An illuminating examination of the role students played in promoting dissent and spreading revolutionary ideas in Nicaragua during the Cold War.
Students played a critical role in the Sandinista struggle in Nicaragua, helping to topple the US-backed Somoza dictatorship in 1979—one of only two successful social revolutions in Cold War Latin America. Debunking misconceptions, Students of Revolution provides new evidence that groups of college and secondary-level students were instrumental in fostering a culture of insurrection—one in which societal groups from elite housewives to rural laborers came to see armed revolution as not only legitimate but necessary.
Drawing on student archives, state and university records, and oral histories, Claudia Rueda reveals the tactics by which young activists deployed their age, class, and gender to craft a heroic identity that justified their political participation and to help build cross-class movements that eventually paralyzed the country. Despite living under a dictatorship that sharply curtailed expression, these students gained status as future national leaders, helping to sanctify their right to protest and generating widespread outrage while they endured the regime’s repression. Students of Revolution thus highlights the aggressive young dissenters who became the vanguard of the opposition.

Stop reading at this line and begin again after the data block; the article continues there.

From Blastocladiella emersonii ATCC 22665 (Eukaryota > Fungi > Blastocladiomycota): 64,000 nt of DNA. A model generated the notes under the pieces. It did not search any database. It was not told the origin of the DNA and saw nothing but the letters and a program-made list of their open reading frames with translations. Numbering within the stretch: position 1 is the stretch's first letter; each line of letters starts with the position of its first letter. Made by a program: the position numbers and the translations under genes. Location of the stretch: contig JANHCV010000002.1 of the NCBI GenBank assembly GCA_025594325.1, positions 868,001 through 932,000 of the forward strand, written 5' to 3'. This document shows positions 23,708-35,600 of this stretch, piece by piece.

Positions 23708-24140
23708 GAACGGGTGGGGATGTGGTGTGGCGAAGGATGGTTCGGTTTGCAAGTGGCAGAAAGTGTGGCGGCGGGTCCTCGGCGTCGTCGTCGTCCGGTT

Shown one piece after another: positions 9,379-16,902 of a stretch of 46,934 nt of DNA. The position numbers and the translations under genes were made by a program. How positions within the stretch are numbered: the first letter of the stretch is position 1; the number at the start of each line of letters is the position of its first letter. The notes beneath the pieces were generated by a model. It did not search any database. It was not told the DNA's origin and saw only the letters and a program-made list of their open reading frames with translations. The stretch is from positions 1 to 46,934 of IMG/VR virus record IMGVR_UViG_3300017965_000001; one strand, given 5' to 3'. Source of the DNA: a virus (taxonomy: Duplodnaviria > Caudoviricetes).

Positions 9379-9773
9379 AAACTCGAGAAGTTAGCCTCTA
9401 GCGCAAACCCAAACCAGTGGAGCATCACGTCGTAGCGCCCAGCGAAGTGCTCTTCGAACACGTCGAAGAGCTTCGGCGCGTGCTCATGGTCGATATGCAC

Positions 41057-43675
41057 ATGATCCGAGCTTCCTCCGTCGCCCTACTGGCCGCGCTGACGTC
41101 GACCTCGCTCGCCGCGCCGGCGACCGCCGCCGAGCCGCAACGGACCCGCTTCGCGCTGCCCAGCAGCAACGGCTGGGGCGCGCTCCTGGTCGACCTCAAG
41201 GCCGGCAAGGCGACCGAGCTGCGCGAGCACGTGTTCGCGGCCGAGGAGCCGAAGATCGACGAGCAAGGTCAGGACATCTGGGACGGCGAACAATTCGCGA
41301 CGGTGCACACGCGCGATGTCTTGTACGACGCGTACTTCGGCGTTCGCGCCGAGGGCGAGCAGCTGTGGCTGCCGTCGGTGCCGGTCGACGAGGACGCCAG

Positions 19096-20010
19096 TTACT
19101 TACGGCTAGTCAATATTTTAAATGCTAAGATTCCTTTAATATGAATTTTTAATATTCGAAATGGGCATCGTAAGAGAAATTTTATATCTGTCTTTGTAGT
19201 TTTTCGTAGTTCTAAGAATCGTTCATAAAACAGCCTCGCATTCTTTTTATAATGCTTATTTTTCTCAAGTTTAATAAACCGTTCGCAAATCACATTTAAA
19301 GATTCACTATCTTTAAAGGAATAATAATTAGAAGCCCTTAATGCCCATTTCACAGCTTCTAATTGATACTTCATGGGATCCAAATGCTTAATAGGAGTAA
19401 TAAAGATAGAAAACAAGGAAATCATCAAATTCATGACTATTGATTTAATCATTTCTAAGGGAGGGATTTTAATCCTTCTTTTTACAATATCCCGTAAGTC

- List of Acronyms
- Chapter 1. The Origins of Student Anti-Somoza Consciousness, 1937–1944
- Chapter 2. Protest and Repression during the “Democratic Effervescence,” 1944–1948
- Chapter 3. Defending Student Dignity, 1950–1956
- Chapter 4. “La Pequeña Gran República,” 1956–1959
- Chapter 5. Reform vs. Revolution, 1960–1968
- Chapter 6. Radicalizing Youth, 1966–1972
- Chapter 7. Un Trabajo de Hormiga, 1970–1979